Thursday 17 September 2020

Damn the torpedoes

 A new paper on chess variants is creating a bit of buzz in the chess world. It is a joint research paper between the Alpha Zero team and Vladimir Kramnik, and investigates what effects changing the rules of chess have on the game.

To do this they let Alpha Zero learn how to play 11 different variants and then looked at things like win/draw/loss rates and whether the rule changes actually changed how the game was played (ie how often a 'special' move was utilised)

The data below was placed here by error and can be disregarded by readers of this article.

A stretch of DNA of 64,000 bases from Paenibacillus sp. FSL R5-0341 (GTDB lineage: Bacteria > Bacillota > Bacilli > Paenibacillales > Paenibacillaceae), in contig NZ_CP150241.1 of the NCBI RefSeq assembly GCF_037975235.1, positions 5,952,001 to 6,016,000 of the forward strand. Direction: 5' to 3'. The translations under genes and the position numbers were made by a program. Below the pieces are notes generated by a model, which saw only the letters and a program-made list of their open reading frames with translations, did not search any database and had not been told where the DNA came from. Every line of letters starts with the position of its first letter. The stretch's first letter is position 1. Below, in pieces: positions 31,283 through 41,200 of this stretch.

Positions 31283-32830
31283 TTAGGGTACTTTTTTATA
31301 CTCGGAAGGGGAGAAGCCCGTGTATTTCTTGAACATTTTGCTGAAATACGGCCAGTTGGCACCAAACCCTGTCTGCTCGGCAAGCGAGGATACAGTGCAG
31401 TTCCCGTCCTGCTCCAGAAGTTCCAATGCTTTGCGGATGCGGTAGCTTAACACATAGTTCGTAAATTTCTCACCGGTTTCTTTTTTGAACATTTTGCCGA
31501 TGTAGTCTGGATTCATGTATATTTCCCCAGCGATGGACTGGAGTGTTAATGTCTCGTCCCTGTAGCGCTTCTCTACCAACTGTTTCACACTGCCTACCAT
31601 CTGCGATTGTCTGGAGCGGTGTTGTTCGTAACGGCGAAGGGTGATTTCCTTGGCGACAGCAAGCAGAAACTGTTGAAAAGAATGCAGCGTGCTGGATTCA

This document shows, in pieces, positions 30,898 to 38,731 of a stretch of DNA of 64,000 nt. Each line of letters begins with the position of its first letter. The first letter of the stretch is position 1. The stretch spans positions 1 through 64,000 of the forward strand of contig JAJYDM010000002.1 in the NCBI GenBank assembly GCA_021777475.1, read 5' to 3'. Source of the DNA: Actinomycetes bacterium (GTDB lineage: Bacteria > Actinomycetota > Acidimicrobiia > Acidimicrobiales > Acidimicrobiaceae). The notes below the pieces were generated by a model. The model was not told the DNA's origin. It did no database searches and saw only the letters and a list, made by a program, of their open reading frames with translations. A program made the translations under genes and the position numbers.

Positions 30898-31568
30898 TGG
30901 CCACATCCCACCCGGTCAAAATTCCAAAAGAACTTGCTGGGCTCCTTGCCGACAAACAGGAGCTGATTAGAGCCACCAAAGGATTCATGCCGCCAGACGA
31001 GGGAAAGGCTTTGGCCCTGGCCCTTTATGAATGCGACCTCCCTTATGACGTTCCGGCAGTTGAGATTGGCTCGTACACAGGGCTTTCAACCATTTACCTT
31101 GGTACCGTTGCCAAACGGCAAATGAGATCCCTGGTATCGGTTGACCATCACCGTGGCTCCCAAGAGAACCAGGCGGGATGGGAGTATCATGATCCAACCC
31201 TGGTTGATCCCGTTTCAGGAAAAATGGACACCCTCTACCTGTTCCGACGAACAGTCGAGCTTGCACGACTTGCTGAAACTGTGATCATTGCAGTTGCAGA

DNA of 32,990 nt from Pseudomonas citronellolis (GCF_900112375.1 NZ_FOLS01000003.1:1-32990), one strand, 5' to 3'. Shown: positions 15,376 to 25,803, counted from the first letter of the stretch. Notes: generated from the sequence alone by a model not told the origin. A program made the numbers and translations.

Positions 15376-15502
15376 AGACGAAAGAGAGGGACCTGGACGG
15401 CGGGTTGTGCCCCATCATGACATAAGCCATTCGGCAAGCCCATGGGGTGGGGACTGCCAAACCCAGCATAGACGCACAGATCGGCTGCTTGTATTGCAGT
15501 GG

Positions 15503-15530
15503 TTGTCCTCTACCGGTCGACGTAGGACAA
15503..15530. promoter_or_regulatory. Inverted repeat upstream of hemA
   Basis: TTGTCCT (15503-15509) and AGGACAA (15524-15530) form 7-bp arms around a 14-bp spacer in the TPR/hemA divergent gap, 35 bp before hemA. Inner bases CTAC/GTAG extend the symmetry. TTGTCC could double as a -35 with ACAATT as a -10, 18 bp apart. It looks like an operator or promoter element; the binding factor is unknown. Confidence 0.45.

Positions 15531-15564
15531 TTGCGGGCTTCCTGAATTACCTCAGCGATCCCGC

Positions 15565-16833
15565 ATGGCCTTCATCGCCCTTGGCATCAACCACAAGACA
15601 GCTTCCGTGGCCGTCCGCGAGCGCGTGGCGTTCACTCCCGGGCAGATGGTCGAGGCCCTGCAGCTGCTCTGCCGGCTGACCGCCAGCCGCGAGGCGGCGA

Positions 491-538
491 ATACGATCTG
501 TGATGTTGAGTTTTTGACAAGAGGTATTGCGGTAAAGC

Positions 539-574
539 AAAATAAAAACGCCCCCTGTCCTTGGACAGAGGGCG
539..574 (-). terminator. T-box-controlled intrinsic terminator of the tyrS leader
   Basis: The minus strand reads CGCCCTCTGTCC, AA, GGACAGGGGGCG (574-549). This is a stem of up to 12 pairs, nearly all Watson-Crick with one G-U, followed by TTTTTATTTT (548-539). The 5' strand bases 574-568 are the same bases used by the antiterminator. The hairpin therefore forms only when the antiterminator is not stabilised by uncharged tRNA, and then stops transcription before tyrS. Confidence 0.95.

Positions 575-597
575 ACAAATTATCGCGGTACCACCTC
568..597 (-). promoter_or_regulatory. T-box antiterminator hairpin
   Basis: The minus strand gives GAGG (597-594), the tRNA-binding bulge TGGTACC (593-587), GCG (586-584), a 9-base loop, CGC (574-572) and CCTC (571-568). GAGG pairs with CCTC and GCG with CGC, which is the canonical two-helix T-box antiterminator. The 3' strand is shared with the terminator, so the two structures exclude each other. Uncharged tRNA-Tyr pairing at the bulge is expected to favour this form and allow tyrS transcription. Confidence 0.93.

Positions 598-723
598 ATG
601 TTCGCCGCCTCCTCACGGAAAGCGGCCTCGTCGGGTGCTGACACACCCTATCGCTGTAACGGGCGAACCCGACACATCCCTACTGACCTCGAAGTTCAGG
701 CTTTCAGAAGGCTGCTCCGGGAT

After a quick scan of the paper, a couple of things stood out. Firstly, when chess engines of equal strength play each other, lots of draws occur. Secondly, almost all the rule changes increased White's winning advantage, especially 'Torpedo Chess', where pawns could 'double move' at any time. This rule change resulted in the most number of decisive games, even beating out 'stalemate = win'.

The paper is available here and apart from the technical findings, contains a number of annotated games for each variant.

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